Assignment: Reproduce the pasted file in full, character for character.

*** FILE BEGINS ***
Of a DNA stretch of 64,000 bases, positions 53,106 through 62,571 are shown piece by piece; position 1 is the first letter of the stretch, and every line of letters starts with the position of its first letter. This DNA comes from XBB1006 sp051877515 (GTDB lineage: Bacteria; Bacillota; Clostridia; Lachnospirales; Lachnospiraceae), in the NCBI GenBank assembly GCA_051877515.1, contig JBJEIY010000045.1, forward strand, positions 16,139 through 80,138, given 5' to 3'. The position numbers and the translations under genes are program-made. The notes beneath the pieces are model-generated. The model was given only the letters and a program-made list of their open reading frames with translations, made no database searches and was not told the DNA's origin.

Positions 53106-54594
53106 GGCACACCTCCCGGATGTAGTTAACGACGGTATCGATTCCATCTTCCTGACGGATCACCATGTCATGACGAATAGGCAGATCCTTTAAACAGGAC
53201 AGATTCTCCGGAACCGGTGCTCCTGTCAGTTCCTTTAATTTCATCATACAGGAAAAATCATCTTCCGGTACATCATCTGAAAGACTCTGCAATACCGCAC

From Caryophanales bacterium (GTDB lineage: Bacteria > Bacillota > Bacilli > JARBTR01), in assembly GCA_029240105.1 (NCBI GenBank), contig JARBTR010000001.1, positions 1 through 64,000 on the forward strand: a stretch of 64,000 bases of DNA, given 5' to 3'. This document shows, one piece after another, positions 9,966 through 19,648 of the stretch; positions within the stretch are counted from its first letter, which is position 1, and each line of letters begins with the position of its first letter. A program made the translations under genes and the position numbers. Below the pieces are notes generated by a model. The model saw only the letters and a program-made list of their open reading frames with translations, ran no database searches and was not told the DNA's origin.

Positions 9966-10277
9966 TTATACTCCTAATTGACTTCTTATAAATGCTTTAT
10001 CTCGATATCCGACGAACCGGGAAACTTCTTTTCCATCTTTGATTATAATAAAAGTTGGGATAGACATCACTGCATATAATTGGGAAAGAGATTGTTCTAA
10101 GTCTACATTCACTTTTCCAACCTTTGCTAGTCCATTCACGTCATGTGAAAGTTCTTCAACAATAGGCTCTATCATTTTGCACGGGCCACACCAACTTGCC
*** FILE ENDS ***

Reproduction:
Of a DNA stretch of 64,000 bases, positions 53,106 through 62,571 are shown piece by piece; position 1 is the first letter of the stretch, and every line of letters starts with the position of its first letter. This DNA comes from XBB1006 sp051877515 (GTDB lineage: Bacteria; Bacillota; Clostridia; Lachnospirales; Lachnospiraceae), in the NCBI GenBank assembly GCA_051877515.1, contig JBJEIY010000045.1, forward strand, positions 16,139 through 80,138, given 5' to 3'. The position numbers and the translations under genes are program-made. The notes beneath the pieces are model-generated. The model was given only the letters and a program-made list of their open reading frames with translations, made no database searches and was not told the DNA's origin.

Positions 53106-54594
53106 GGCACACCTCCCGGATGTAGTTAACGACGGTATCGATTCCATCTTCCTGACGGATCACCATGTCATGACGAATAGGCAGATCCTTTAAACAGGAC
53201 AGATTCTCCGGAACCGGTGCTCCTGTCAGTTCCTTTAATTTCATCATACAGGAAAAATCATCTTCCGGTACATCATCTGAAAGACTCTGCAATACCGCAC

From Caryophanales bacterium (GTDB lineage: Bacteria > Bacillota > Bacilli > JARBTR01), in assembly GCA_029240105.1 (NCBI GenBank), contig JARBTR010000001.1, positions 1 through 64,000 on the forward strand: a stretch of 64,000 bases of DNA, given 5' to 3'. This document shows, one piece after another, positions 9,966 through 19,648 of the stretch; positions within the stretch are counted from its first letter, which is position 1, and each line of letters begins with the position of its first letter. A program made the translations under genes and the position numbers. Below the pieces are notes generated by a model. The model saw only the letters and a program-made list of their open reading frames with translations, ran no database searches and was not told the DNA's origin.

Positions 9966-10277
9966 TTATACTCCTAATTGACTTCTTATAAATGCTTTAT
10001 CTCGATATCCGACGAACCGGGAAACTTCTTTTCCATCTTTGATTATAATAAAAGTTGGGATAGACATCACTGCATATAATTGGGAAAGAGATTGTTCTAA
10101 GTCTACATTCACTTTTCCAACCTTTGCTAGTCCATTCACGTCATGTGAAAGTTCTTCAACAATAGGCTCTATCATTTTGCACGGGCCACACCAACTTGCC